It became clear to me that in the middle of such a national catastrophe, there were two types of people – those that cared only about themselves and those who put themselves out to help others in whatever way they could – a phone call / a doorstep conversation / a text to people who lived alone. Streets became connected like never before. People were knocking on their neighbours’ doors. Shopping lists were exchanged and those who were shielding were cared for – food deliveries were made. We realised that even though we were scared about the pandemic, it was our moral duty to care for those who needed us.

In Merton, the following charities helped those in need:

  • The Faith in Action Merton Homeless Project
  • Merton Giving Coronavirus Fund
  • Merton Mutual Aid
  • MVSC Covid-19 Community Response Hub
  • Stem4 (Teenage Mental Health Charity)
  • The Dons Local Action Group
  • Wimbledon Food Bank
  • Wimbledon Guild

Some volunteered, others gave tinned food outside supermarkets and others were able to give a financial contribution.

We realised that even though we live our separate lives, the one thing that unites us is our community.

We will be talking about the pandemic for years to come but I hope that the one thing we will reflect on is the power of community. We will never ever again take for granted the tireless work of our NHS staff and our key workers and we should all aim to keep the conversations going with our neighbours.

We are stronger together and we should always aim to be kind. These are the connections and relationships that really matter. Happiness is sometimes a cup of tea, a meal cooked by someone else or a text from someone who you haven’t heard from for a while. These acts of kindness can often cost very little but are invaluable to the recipient and really matter.

Let’s hope that we are turning a corner with COVID and can get back to a ‘normal’ life soon. But when we do, we should always remember the connections we have made and the power that our community has when we truly work together and show kindness and love for one another.

‘For I was hungry and you gave me something to eat, I was thirsty and you gave me something to drink, I was a stranger and you invited me in.’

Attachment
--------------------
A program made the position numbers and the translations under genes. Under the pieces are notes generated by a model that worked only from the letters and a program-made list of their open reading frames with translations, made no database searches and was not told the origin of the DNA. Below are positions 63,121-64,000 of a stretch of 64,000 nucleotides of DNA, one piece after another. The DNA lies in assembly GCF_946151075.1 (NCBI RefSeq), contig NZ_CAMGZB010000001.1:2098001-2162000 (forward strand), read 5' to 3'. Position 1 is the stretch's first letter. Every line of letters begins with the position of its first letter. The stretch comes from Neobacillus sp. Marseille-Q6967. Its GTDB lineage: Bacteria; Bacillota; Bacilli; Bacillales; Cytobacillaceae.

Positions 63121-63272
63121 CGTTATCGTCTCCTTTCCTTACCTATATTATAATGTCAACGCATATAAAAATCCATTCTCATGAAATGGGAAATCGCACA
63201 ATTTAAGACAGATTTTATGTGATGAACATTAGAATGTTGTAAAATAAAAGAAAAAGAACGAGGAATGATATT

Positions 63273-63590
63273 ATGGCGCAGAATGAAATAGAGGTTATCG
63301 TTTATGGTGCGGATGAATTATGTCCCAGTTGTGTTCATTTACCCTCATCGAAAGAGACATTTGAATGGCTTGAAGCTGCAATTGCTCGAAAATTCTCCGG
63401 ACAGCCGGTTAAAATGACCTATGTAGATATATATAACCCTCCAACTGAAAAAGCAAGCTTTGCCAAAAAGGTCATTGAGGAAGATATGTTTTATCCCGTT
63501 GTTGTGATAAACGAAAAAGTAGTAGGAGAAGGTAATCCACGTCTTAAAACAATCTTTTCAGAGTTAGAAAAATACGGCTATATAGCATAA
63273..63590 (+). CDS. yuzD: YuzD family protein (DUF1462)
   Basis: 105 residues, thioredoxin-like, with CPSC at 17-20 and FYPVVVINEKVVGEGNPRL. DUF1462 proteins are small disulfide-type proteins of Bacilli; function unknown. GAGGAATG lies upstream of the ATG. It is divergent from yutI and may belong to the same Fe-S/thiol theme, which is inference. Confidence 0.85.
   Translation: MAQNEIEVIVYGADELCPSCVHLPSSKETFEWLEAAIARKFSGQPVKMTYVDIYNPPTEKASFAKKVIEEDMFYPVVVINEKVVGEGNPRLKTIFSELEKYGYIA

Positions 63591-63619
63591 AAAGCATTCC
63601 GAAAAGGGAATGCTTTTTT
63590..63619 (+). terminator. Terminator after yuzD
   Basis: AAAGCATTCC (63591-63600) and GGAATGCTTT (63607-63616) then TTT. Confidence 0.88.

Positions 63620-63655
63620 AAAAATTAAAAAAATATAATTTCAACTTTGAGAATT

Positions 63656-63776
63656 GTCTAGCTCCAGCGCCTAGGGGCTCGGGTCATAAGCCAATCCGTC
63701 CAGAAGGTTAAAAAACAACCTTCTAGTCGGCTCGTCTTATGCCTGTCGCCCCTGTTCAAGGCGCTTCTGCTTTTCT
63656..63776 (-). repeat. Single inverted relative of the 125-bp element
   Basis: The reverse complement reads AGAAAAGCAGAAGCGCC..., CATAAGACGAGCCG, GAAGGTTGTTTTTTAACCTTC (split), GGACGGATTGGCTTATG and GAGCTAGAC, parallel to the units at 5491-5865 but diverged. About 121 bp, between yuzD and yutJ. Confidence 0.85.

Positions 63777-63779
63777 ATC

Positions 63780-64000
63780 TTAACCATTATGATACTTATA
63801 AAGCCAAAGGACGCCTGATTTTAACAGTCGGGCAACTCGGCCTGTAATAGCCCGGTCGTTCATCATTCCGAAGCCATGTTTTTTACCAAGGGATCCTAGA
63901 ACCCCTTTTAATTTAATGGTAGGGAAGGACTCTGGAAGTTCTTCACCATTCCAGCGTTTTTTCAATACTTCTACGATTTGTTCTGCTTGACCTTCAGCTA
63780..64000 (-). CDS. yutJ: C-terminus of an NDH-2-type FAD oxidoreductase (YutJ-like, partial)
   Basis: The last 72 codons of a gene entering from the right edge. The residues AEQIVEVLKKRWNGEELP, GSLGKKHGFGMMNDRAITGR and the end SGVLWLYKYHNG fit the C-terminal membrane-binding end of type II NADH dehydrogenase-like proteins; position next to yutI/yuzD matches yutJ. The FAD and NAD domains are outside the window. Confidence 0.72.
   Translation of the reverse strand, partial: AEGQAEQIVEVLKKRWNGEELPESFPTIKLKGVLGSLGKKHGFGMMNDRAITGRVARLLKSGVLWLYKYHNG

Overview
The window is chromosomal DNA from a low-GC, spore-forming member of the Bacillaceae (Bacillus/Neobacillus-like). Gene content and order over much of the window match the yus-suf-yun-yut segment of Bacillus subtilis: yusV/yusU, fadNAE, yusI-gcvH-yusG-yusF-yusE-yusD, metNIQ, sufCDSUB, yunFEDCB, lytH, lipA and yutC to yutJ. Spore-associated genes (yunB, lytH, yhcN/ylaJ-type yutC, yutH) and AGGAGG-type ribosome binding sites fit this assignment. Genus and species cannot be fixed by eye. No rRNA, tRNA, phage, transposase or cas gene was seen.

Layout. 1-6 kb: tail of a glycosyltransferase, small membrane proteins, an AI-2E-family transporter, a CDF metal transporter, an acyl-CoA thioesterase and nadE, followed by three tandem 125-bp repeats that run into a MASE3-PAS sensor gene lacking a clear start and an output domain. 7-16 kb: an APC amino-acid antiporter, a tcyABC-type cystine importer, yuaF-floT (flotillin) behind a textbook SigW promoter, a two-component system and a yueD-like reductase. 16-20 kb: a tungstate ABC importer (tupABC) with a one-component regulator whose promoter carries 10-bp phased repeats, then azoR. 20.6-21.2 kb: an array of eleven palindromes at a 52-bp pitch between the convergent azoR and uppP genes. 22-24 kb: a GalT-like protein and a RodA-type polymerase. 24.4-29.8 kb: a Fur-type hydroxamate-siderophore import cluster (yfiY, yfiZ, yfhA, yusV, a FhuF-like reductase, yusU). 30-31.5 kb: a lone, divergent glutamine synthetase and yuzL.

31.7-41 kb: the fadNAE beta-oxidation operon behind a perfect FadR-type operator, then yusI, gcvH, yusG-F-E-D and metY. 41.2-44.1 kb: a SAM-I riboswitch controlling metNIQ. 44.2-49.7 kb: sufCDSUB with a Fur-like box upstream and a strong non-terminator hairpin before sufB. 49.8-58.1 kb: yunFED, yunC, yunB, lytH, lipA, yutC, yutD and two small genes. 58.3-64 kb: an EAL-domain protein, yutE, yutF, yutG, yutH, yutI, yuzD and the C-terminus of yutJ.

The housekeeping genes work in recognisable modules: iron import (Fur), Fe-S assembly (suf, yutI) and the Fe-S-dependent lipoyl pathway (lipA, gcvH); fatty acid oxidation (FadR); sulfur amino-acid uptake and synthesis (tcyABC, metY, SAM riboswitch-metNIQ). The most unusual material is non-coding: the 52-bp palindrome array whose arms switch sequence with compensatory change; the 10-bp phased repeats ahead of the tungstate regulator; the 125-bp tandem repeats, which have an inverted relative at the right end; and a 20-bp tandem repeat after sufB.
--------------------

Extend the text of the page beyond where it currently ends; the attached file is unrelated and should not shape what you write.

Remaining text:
Matthew 25:35

If you would like to support Wimbledon High’s Christmas 2020 Project please do visit our Christmas Firefly Page where you can find out all about our Access to Learning Project, where we are raising funds to support the purchase of computers for pupils in two of our local primary partner schools, enabling their pupils to access learning when they are at home owing to self-isolation requirements. If every pupil in Wimbledon High raised just £10 each, we would have raised over £10000 in total, enabling the purchase of 40 iPads or laptops!

The positive geographies of Covid-19

Dr. Stephanie Harel, Acting Head of Geography, explores the positive geographies of our current global pandemic, including a stronger local sense of place and a greater environmental consciousness.

As an educator, I concern myself every day with demonstrating how and why “Geography matters”. Central to our discipline, and indeed my own academic interests, is the often-contested concept of ‘place’. At its heart, lies the notion of a meaningful segment of geographical space, although what is also important to understand, is that places are dynamic and multifaceted[1]. Recently, I introduced our Year 12 students to these ideas, as part of the Changing Spaces, Making Places unit in our OCR specification. Over the past three weeks, we have explored the difference between ‘place’ and ‘space’, the characteristics that constitute a place profile and how perception of place can vary depending on factors such as age, gender and personal experience. Lively class debates have discussed how people can see, experience and understand place in different ways and, perhaps most importantly, how our relationships with places can change over time.

I love teaching this unit, because it aligns with my own research interests and allows me to delve into what was the focus of my doctoral thesis. My PhD explored the complexities of people’s emotional response to disasters. Acknowledging that people negotiate their emotions in different ways, my thesis demonstrated the complex ways that emotions influence how the disaster displaced relate to ‘home’ in the aftermath of disaster. As a practitioner, I see much value in using this research to develop students’ understanding of how the concept of place works in practice. During Guided Home Learning, for example, I relished the opportunity to teach a two-week segment as part of the Geography elective for Years 11-13, which explored the ‘Emotional Geographies of Home’. In our sessions, I shared stories from real people who had lost their homes as a result of the 2011 flood event in Brisbane, Australia, and 2011 earthquake in Christchurch, New Zealand. As I explained to my students, the aim of my PhD research was to extend geographic knowledge on the emotional dynamics of natural disasters. However, I also aimed to contribute to debates within our discipline about how places can be disrupted and altered in a myriad of ways and as a consequence of both physical and human processes. Again, these sessions promoted incredibly rich discussions. The level of independent thought and active enquiry shown in students’ post-course reflections showed deep engagement with course content, on both an academic and a personal level; as a teacher, it was richly rewarding to read these reflections.